I have been a bit surprised, in this chaotic, fascinating, maddening, terrifying election cycle, how infrequently the principles of the founding fathers have been invoked on the republican side of the house. Usually, a class focusing on religion and the revolution can count on a good collection of material from a presidential election, or at least a few entertainingly inaccurate historical statements about the founding era that can provoke some good methodological discussions along the lines of “how would we know if that broad generalization was true about some group of men we’d choose as founding fathers?”
This time the threads have been looser, but the connections between the classroom and the public debate have been there nonetheless. Right now in class the students are hard at work culling early American newspapers between 1764 and 1789 for subjects that have to do with religion. There are two criteria – either the article in question has the word “religion” in it, or it focuses around a subject that the student feels has something to do with religion. They have generated a list of tags to code these articles, and our analysis of these roughly 265 articles will proceed accordingly.
As I mentioned in a previous post, the students talked about values and principles in their midterm exams, though the subject faded a bit when we selected topics. It re-emerged – I’m hypothesizing – in our keywords, which include liberty, morals, freedom, and tyranny, as well as a freedom/slavery nexus keyword. Liberty and freedom are, as the students recognized, blank conceptual spaces that writers then and now fill with all kinds of images. But they are also the kinds of “principles” that a political observer would expect to hear a conservative candidate using to describe the nation and its founding era.
As the students are following that thread, the word principles has come back in another form. The well-funded anti-Trump super pac run by a former Romney aide has taken as its name “Our Principles Pac.” Its splash page starts, unsurprisingly, with a quote from Thomas Jefferson. Conservatives have long embraced the notion that principles, particularly when they are enumerated and analyzed in the abstract, for the core of their movement. Examples of this practice can be found here and here. Sometimes, as here at the American Conservative Union, they’re merely invoked, without enumeration. Conservative Christian leaders use the same language, and so do conservative politicians.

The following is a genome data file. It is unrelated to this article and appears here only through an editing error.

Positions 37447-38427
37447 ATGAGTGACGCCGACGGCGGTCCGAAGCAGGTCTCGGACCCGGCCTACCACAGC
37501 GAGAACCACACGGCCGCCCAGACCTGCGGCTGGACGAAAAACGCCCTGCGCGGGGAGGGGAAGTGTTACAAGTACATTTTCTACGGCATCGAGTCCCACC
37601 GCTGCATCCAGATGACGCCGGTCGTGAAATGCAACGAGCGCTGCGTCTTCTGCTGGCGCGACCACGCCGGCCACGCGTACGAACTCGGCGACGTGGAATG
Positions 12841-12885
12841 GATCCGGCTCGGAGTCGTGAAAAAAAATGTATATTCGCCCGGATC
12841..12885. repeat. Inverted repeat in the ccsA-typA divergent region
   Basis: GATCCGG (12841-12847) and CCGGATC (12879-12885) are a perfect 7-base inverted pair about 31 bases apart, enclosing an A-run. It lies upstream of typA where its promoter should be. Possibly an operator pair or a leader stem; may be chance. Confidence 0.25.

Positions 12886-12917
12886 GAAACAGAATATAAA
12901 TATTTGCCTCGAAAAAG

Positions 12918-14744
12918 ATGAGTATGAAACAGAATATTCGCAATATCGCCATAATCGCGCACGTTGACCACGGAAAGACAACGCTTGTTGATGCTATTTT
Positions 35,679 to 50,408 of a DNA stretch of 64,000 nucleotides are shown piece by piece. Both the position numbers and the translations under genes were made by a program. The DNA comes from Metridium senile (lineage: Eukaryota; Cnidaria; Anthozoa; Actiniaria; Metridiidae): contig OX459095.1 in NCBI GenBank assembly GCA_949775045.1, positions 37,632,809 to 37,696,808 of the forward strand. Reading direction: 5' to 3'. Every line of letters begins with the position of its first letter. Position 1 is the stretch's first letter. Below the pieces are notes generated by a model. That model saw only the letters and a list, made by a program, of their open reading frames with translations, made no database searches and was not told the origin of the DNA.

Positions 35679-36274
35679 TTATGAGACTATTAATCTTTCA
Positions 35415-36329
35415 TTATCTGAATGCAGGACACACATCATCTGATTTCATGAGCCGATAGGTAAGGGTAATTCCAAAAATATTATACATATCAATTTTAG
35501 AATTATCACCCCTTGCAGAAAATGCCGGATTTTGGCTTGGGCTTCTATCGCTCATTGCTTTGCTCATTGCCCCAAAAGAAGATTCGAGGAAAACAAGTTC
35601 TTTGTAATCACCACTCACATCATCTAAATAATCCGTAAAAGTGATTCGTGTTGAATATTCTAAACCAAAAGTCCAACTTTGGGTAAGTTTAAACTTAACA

The threads between these discussions, one in the classroom and one in the public sphere, are untied, and they both reflect a general, non-partisan interest in the meaning of the founding era as somehow transcendent. (Republicans have no corner on the market of invoking the founding, as Andrew Schocket has explained.) My students (of whose politics and religious perspectives I am entirely ignorant) are engaged in an effort to find religion in historical sources, and they put principles under the category of religion. Yet I believe the two discussions are also linked in another way. For two generations, conservative Christians and conservative political groups have hammered away at the word principles, and continually reengaged the process of seeking principles. As I’ve written elsewhere, in this effort it’s the process of engaging principles that’s meaningful, not the specific principles that emerge, about which there is only generalized agreement. But different lists of principles don’t tear apart conservatives any more than the distinctions over minor points of theology divide mainline protestants. When my students look for “principles,” whether on an exam or in a research project, they are moving into conceptual territory that has been dominated by particular communities.
Those communities in no way determine the outcomes my bright, investigative students will come to. I am continually impressed by the creative and fascinating things students come up with. More over, my own agenda is to remain faithful to the eighteenth century. If I have a dog in this fight, it’s methodological. Disputes about the twenty-first century don’t need to do violence to the eighteenth. Let’s learn about history, acknowledge it for what it was, be grateful we have modern conveniences, and attack our current problems with thoughtful vigor.